Australia’s central bank cut interest rates for the first time since 2009 and a Chinese manufacturing index slid, stoking concern that Europe’s debt crisis is weighing on Asia’s export-dependent economies.
The Reserve Bank of Australia today reduced its key lending rate to 4.5 percent from 4.75 percent, saying Europe’s woes are starting to hit Asian trade. In China, a purchasing managers’ index fell to 50.4, the lowest level since February 2009, while South Korea reported the smallest gain in exports in two years.
Asian stocks fell for a second day as slowing growth in the region threatens to limit a global expansion already constrained by elevated unemployment in the U.S. and Europe’s crisis. The Chinese report showed a contraction in export orders, fueling speculation that Premier Wen Jiabao may loosen policies to support the world’s second-biggest economy.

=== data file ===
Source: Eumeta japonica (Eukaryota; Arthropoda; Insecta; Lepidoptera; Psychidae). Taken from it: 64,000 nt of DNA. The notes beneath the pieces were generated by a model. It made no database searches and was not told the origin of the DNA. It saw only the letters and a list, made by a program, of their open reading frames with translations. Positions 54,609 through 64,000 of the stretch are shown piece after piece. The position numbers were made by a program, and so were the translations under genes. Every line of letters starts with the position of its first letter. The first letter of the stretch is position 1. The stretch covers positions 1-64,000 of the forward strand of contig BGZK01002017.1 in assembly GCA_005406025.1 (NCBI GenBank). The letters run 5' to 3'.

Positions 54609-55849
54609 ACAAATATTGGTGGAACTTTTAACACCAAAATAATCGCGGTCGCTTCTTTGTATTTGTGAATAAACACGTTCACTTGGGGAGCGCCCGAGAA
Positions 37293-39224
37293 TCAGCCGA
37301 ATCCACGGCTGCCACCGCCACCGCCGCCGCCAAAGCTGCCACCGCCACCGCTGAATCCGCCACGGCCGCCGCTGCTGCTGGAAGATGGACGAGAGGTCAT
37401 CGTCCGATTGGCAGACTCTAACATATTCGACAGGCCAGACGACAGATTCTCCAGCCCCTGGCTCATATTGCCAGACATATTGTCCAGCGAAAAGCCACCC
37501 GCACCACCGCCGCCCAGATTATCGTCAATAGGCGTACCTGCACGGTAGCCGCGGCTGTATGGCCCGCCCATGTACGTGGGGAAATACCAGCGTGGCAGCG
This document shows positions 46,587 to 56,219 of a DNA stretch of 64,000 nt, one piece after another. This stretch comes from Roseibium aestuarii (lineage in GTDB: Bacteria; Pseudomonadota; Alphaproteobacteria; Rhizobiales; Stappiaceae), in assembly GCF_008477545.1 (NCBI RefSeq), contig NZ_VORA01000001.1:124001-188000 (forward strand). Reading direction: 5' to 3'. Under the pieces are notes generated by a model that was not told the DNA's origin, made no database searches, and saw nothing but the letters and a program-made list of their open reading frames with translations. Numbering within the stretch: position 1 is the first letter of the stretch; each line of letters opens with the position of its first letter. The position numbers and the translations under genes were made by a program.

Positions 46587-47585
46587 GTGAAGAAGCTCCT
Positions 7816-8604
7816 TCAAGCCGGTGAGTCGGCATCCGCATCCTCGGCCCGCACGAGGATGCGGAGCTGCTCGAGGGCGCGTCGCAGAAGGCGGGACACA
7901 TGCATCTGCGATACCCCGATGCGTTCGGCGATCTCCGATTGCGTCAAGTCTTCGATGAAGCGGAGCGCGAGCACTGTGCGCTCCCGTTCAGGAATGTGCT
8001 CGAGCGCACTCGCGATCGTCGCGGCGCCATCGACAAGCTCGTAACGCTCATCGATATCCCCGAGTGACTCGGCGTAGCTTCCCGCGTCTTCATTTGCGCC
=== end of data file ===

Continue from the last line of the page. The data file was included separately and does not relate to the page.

“Similar to 2008, China has a lot of potential for fiscal stimulus and that’s true across the region as well,” said Frederic Neumann, co-head of Asian economics at HSBC in Hong Kong. “The situation in Europe clearly remains challenging.”
The MSCI Asia Pacific Index slipped 2 percent as of 5:10 p.m. in Tokyo.
RBA Governor Glenn Stevens indicated that easing inflation had allowed the nation’s first rate cut since April 2009. The local currency and government bond yields fell